Once an affordable cut of meat, the demand for brisket has seen the price rise dramatically in recent times.
For this cut of meat, prices can fluctuate dramatically between grades of brisket cuts.
So why the price difference and what do the grades mean?
Beef cuts are graded by the United States Department of Agriculture (USDA) on certain quality characteristics.
Such as tenderness, flavor, and juiciness as well as the useable yield from the animal. The two most common terms used for grading are Prime and Choice.
The most notable difference between the choice and prime grades is the level of fat throughout the cut.
Prime cuts tend to have a lot more intramuscular fat than the choice cuts, giving it a richer, juicier texture and taste. Choice cuts are a lot leaner. Both cuts are juicy and deliciously moist.
Overall, a fat content of approximately 20% is ideal to prevent the meat from drying out.
Below we’ll look at the rest of the ways choice brisket differs from prime brisket
Choice Beef Brisket
Choice grade beef brisket is the most commonly sold grade of brisket.
It has significantly more marbling than the lowest quality Select grade, but less than the Prime grade.
Other factors taken into account in the beef grading process are size, thickness, and uniformity.
All of these factors will affect the pricing structure. Even within this high-quality USDA Choice grade range, there can be a huge variance so have a good look when purchasing your cut.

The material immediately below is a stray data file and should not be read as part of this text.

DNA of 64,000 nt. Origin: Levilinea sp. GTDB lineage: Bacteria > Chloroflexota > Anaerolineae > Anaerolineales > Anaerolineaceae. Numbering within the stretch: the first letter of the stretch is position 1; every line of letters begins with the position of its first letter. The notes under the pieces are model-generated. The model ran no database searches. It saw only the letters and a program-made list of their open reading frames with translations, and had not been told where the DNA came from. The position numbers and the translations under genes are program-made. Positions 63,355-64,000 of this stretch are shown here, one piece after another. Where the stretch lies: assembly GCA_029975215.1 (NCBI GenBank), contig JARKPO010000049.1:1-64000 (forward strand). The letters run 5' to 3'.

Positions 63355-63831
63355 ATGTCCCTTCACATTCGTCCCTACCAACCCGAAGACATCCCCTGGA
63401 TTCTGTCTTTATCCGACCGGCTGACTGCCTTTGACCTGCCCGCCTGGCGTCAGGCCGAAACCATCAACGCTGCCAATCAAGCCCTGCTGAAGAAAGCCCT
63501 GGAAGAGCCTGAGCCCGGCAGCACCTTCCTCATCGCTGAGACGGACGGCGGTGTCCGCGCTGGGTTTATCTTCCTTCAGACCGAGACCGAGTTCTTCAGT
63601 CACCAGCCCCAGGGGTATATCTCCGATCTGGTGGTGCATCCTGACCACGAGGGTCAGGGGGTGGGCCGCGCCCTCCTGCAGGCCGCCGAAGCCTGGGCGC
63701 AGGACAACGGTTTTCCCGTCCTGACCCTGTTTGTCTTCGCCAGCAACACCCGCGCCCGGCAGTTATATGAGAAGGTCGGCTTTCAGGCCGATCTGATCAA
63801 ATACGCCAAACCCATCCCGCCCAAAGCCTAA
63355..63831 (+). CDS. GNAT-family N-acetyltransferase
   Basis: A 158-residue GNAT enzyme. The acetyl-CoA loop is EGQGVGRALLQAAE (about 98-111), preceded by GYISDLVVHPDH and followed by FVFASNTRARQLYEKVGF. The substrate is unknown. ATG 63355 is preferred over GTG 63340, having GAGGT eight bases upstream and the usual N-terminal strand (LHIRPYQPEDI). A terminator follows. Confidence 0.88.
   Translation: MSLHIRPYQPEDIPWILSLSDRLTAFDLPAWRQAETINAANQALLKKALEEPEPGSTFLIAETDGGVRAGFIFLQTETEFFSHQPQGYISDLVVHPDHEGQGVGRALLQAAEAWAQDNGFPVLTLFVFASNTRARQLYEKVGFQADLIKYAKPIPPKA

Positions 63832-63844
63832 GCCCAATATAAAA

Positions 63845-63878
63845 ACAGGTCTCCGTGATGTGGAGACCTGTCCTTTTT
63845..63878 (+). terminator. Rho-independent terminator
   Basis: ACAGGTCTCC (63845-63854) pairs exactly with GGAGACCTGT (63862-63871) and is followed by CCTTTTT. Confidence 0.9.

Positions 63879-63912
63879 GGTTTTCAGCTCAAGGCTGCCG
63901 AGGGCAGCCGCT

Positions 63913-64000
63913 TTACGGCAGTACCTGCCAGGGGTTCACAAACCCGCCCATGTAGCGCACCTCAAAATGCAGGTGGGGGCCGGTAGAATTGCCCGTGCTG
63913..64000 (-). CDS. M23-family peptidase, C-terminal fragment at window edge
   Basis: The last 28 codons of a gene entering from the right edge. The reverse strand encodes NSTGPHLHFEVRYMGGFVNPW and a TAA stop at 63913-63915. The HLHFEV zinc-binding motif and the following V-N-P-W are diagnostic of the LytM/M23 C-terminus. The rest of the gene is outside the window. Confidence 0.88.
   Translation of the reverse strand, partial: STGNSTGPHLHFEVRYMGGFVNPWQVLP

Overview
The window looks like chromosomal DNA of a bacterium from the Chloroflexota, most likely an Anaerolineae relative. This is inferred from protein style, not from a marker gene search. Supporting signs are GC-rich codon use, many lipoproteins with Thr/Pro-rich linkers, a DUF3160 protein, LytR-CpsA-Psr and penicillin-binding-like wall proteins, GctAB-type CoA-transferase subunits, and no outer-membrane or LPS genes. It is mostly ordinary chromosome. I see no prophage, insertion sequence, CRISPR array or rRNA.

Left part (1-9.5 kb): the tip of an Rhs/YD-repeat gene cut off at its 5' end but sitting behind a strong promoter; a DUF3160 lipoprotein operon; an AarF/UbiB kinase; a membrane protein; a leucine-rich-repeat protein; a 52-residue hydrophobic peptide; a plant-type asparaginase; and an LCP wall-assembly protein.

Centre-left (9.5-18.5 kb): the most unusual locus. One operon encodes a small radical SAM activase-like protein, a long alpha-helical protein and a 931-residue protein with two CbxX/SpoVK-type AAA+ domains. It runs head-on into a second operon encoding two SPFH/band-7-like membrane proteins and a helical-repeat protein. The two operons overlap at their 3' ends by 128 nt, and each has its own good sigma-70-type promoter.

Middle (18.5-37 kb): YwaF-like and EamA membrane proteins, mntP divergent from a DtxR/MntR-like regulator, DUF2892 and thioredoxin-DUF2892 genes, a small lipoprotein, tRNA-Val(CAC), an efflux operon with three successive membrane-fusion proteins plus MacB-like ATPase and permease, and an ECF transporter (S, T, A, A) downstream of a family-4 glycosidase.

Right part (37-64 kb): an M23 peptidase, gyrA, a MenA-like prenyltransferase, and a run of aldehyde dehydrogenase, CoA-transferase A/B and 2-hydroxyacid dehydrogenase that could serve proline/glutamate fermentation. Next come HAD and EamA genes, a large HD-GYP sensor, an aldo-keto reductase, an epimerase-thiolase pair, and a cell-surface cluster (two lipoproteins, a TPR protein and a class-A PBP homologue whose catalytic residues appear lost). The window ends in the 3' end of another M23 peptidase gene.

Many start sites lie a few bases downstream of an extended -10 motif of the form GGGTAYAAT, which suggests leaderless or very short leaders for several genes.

When compared side by side with the Prime cut, the difference will be obvious. Choice has far less intermuscular fat weaving through the meat.
However, Choice cuts are still very good high-quality cuts of meat and are just as flavorsome and juicy when cooked correctly.
USDA Choice brisket are very tender and flavorful. They are best cooked low and slow. Braising, roasting, or simmering with a small volume of liquid in a covered pan are a good way to bring out the rich flavor of this cut.
As the fat content is less than the prime, it may lean towards drying out if not careful.
The Choice grade of beef is perfect for recipes that call for the slow cooker, or marinades and sauces as these will keep the moisture levels up.
Prime Beef Brisket
Prime-grade beef brisket is the highest grade beef under USDA standards. Plus it’s grading of brisket that pitmaster and legend Aaron Franklin like to use. Less than 2% of all beef cuts are classified as Prime. That alone impacts the availability and price.
The meat typically comes from young, well-fed beef cattle, therefore is extremely tender and well-marbled. Grass-fed beef cattle are in demand and tend to produce the best quality beef.
These high-quality cuts of beef are very much in demand in restaurants and BBQ shacks, and because of this, it’s also the most difficult to source and the more expensive cut.
A visit to a specialty butcher or meat market may be called for if you are determined to find a piece.